SSRI Treatment suppresses dream recall frequency but increases subjective dream intensity in normal subjects
Abstract:Clinical lore and a small number of published studies report that the selective serotonin reuptake inhibitors (SSRIs) intensify dreaming. This study examines the dream effects of paroxetine and fluvoxamine in order to both increase clinical knowledge of these agents and to test an important potential method for probing the relationship between REM sleep neurobiology and dreaming in humans. Fourteen normal, paid volunteers (4 males, 10 females; mean age 27.4 year, range 22–39) free of medical or neuropsychiatric symptoms as well as of psychotropic or sleep affecting drugs completed a 31-day home-based study consisting of: 7 days drug-free baseline; 19 days on either 100 mg fluvoxamine (7 Ss) or 20 mg paroxetine (7 Ss) in divided morning and evening doses; and 5 days acute discontinuation. Upon awakening, subjects wrote dream reports, self-scored specific emotions in their reports and rated seven general dream characteristics using 5-point Likert scales. Dream reports were independently scored for bizarreness, movement and number of visual nouns by three judges. REM sleep-related measures were obtained using the Nightcap ambulatory sleep monitor. Mean dream recall frequency decreased during treatment compared with baseline. Dream report length and judge-rated bizarreness were greater during acute discontinuation compared with both baseline and treatment and this effect was a result of the fluvoxamine-treated subjects. The subjective intensity of dreaming increased during both treatment and acute discontinuation compared with baseline. Propensity to enter REM sleep was decreased during treatment compared with baseline and acute discontinuation and the intensity of REM sleep increased during acute discontinuation compared with baseline and treatment. The decrease in dream frequency during SSRI treatment may reflect serotonergic REM suppression while the augmented report length and bizarreness during acute SSRI discontinuation may reflect cholinergic rebound from serotonergic suppression.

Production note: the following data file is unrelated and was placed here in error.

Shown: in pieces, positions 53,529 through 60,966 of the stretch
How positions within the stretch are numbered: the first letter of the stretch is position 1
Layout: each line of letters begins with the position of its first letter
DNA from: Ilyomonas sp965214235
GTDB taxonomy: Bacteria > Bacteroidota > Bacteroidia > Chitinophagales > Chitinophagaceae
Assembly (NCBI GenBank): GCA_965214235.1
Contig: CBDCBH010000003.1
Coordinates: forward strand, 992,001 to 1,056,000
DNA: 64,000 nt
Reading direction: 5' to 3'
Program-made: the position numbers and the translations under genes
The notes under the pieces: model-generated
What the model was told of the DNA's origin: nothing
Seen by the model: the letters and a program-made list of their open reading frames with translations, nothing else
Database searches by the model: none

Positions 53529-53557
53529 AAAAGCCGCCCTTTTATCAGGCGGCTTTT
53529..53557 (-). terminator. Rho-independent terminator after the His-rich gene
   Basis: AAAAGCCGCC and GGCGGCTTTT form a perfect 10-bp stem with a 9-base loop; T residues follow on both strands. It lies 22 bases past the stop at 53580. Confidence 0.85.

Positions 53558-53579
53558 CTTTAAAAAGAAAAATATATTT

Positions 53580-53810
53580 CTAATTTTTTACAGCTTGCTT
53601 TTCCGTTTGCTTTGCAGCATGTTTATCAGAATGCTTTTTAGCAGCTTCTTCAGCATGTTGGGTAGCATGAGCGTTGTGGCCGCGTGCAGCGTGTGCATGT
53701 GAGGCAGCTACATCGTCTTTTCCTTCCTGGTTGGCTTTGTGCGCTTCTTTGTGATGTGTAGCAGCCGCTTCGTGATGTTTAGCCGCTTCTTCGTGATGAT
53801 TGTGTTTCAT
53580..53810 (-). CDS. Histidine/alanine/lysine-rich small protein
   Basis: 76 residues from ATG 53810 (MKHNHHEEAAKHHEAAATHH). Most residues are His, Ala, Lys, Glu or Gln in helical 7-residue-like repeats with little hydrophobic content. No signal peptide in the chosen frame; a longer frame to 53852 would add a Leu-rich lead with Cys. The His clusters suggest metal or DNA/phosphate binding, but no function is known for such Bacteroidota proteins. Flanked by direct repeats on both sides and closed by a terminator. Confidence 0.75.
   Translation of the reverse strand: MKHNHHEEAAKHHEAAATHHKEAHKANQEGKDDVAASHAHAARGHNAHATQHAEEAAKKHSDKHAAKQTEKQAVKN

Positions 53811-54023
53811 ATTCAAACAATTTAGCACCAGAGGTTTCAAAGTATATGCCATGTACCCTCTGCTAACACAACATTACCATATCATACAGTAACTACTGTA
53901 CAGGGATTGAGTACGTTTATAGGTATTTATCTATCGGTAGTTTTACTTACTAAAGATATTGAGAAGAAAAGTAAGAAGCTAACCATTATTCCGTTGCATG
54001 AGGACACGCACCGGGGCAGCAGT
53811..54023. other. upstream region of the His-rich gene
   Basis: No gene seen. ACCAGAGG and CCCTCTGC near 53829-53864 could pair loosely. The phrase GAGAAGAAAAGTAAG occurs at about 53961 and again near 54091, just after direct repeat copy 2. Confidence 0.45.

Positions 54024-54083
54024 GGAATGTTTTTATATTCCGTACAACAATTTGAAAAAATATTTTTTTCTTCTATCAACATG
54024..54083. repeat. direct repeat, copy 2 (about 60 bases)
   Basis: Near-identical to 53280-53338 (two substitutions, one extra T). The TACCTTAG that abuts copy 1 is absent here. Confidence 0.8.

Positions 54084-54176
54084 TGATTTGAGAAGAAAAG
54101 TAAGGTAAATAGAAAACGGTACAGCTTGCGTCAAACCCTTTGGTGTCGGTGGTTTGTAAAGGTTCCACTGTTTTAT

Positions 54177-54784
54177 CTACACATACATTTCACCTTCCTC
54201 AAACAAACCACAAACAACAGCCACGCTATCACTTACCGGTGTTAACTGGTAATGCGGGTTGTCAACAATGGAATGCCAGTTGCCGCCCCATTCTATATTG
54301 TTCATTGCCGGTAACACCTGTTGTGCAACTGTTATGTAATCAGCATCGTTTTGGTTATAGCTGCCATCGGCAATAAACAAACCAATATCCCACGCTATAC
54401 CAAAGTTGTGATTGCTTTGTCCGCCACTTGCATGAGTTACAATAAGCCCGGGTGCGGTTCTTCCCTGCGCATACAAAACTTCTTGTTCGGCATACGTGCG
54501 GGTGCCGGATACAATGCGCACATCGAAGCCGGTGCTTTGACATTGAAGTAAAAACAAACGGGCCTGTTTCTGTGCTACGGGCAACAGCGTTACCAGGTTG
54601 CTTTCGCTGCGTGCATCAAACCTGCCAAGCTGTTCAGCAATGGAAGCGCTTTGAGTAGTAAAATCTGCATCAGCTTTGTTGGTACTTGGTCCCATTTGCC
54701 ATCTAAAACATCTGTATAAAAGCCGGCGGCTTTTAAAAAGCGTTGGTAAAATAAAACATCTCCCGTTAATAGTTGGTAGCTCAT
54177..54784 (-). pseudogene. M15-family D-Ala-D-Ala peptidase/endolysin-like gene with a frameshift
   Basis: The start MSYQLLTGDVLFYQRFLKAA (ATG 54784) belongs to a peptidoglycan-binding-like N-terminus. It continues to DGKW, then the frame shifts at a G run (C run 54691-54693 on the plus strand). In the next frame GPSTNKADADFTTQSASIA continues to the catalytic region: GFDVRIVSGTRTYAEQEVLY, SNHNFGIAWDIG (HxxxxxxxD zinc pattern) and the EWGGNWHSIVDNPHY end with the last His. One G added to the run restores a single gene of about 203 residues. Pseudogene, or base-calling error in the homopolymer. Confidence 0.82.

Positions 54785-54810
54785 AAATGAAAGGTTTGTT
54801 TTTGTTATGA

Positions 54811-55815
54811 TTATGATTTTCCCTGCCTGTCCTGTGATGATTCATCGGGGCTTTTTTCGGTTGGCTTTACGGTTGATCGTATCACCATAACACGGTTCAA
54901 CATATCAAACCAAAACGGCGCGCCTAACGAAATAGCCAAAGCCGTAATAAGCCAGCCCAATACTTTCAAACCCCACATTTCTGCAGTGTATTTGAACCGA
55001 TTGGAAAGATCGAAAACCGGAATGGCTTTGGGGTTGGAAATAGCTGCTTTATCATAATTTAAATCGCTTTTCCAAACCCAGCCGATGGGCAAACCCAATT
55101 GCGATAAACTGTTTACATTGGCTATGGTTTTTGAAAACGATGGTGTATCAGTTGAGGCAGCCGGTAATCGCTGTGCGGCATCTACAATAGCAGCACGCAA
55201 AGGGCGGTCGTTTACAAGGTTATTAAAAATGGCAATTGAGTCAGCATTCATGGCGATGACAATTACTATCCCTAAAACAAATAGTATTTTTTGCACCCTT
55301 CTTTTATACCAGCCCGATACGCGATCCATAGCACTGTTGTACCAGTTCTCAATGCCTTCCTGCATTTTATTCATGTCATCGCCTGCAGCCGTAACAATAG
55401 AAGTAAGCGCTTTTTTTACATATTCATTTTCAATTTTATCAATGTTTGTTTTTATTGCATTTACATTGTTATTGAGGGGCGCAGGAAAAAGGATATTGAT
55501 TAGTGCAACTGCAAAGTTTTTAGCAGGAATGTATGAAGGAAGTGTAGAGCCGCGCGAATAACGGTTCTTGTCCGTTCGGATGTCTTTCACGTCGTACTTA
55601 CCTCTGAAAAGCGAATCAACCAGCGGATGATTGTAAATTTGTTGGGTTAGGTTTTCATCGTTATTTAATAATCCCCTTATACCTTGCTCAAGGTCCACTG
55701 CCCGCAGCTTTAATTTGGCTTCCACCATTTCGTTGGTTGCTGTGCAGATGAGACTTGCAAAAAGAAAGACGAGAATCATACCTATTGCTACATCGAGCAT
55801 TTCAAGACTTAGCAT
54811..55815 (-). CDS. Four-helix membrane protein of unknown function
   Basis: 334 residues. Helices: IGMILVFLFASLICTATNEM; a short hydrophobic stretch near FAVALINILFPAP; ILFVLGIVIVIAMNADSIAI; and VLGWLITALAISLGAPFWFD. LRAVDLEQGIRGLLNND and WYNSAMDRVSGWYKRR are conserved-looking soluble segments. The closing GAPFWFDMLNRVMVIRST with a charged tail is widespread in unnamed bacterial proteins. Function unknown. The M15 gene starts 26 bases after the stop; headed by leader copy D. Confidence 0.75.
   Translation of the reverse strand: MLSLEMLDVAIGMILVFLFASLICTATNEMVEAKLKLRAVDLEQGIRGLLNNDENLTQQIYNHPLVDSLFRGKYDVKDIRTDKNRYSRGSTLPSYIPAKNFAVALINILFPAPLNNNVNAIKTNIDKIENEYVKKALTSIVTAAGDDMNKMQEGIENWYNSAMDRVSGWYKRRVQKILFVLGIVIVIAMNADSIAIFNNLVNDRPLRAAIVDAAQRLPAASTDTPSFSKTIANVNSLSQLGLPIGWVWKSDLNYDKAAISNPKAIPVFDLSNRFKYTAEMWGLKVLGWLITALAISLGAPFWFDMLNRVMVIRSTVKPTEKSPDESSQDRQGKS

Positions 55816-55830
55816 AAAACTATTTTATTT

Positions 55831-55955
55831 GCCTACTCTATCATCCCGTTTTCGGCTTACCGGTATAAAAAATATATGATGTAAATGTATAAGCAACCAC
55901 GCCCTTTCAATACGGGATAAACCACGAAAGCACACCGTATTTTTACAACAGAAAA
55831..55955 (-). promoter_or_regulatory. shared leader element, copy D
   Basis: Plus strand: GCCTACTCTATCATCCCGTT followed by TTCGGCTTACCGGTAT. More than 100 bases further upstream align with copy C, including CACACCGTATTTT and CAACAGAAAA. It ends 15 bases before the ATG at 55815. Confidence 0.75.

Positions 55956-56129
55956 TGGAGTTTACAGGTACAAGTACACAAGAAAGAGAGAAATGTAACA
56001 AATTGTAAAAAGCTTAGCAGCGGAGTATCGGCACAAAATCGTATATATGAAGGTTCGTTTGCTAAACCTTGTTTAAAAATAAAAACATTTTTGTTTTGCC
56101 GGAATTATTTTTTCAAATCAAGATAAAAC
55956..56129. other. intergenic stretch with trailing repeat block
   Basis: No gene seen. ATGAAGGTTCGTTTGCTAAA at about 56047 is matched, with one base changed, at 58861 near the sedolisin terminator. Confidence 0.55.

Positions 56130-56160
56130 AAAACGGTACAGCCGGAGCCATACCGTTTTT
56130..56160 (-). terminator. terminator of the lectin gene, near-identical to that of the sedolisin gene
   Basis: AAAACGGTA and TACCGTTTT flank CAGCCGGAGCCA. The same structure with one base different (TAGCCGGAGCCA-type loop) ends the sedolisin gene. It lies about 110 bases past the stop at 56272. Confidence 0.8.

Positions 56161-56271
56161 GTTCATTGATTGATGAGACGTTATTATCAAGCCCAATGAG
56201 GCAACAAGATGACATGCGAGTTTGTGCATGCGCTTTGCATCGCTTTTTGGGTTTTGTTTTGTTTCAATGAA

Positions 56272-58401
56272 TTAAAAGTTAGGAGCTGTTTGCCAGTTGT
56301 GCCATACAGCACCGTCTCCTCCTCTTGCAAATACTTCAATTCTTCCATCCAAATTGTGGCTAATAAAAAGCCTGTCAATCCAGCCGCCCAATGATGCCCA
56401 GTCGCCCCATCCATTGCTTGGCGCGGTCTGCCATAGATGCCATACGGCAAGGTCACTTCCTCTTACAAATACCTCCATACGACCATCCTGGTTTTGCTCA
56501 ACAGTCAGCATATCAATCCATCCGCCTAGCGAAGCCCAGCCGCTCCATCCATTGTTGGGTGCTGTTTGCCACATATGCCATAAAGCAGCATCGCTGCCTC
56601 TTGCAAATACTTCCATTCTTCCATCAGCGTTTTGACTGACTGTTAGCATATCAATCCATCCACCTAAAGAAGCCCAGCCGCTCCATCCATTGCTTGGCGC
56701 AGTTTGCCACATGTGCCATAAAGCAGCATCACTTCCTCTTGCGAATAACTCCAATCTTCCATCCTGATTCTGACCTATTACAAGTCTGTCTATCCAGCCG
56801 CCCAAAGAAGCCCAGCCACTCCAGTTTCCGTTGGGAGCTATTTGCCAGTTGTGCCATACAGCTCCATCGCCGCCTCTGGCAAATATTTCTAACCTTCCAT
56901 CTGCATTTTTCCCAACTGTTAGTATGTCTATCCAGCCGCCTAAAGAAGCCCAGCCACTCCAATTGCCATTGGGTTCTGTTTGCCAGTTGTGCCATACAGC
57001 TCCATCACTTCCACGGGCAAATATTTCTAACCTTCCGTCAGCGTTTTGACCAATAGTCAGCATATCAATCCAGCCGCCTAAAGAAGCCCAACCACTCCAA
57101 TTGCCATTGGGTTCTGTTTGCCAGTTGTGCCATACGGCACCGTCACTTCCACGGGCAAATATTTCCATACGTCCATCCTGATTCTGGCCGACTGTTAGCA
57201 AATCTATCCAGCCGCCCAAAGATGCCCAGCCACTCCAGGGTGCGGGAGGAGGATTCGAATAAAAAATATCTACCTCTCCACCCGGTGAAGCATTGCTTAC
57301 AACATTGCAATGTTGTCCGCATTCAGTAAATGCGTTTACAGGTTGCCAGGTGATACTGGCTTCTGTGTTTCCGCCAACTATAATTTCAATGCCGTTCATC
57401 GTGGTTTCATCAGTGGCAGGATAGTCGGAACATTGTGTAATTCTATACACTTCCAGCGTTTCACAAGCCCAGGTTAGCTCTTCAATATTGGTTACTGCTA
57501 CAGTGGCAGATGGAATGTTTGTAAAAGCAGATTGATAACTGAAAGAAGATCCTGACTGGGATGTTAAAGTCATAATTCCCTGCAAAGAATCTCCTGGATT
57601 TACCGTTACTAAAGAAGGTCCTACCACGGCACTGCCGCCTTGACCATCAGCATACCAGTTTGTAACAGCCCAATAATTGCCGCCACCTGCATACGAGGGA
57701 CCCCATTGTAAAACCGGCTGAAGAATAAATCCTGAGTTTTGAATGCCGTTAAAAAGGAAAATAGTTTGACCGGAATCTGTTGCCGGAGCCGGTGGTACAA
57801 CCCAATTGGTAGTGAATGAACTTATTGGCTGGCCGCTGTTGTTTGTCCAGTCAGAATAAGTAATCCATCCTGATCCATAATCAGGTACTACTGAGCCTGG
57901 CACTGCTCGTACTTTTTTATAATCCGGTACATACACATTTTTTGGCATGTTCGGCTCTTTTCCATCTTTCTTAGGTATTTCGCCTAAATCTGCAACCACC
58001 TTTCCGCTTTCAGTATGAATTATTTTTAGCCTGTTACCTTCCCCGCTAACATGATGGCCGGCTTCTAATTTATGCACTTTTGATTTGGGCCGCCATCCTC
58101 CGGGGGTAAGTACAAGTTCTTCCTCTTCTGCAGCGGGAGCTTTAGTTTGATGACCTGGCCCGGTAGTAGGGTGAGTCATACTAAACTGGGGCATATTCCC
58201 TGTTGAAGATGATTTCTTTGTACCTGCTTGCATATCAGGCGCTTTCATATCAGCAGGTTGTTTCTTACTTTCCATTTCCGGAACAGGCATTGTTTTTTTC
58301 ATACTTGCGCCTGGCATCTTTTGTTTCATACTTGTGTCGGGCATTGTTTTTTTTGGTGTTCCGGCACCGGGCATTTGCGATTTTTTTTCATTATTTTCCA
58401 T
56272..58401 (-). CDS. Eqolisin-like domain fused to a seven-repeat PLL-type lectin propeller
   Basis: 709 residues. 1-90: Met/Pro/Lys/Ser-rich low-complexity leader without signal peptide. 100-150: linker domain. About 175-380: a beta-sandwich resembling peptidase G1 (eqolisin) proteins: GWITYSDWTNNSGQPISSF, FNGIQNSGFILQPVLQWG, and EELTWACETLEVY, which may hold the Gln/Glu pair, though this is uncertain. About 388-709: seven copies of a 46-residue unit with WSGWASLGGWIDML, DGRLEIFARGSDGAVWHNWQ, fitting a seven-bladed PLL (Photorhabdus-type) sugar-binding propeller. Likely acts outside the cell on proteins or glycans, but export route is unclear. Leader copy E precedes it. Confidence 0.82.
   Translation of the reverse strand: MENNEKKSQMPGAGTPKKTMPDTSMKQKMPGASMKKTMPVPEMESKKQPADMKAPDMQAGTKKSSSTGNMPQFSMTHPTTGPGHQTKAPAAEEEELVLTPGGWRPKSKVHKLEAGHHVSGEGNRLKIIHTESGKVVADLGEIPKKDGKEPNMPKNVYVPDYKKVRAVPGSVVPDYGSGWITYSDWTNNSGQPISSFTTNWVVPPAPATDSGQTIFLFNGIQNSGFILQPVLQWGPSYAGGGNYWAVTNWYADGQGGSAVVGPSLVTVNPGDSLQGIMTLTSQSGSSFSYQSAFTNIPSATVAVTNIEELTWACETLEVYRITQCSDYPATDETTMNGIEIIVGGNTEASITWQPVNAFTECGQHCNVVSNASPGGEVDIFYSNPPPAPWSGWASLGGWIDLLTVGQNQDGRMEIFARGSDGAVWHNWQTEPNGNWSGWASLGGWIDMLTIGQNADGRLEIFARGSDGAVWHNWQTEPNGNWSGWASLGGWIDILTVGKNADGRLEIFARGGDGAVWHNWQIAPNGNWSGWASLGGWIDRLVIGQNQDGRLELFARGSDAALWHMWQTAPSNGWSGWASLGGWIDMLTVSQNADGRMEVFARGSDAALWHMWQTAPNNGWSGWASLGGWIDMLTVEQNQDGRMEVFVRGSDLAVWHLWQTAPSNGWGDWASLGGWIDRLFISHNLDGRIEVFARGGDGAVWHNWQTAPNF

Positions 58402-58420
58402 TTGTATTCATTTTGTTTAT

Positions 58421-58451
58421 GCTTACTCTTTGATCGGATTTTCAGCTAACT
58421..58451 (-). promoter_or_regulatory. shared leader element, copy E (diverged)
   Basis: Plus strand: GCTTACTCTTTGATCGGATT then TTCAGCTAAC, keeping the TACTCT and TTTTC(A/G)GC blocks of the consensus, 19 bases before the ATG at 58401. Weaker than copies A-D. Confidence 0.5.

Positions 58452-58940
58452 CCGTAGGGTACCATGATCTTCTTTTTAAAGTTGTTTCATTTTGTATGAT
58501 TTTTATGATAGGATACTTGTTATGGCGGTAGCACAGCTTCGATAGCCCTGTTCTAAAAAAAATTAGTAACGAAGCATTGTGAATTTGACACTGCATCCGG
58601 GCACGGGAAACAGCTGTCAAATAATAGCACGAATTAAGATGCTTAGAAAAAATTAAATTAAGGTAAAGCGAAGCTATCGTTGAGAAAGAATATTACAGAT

Document Type: Research Article
Affiliations: 1: Laboratory of Neurophysiology, Department of Psychiatry, Harvard Medical School, Boston, MA, USA; 2: Psychopharmacology Program, Massachusetts Mental Health Center, Department of Psychiatry, Harvard Medical School, Boston, MA, USA; 3: Department of Neurology, Brigham and Women’s Hospital, Harvard Medical School, Boston, MA, USA;
Publication date: June 1, 2001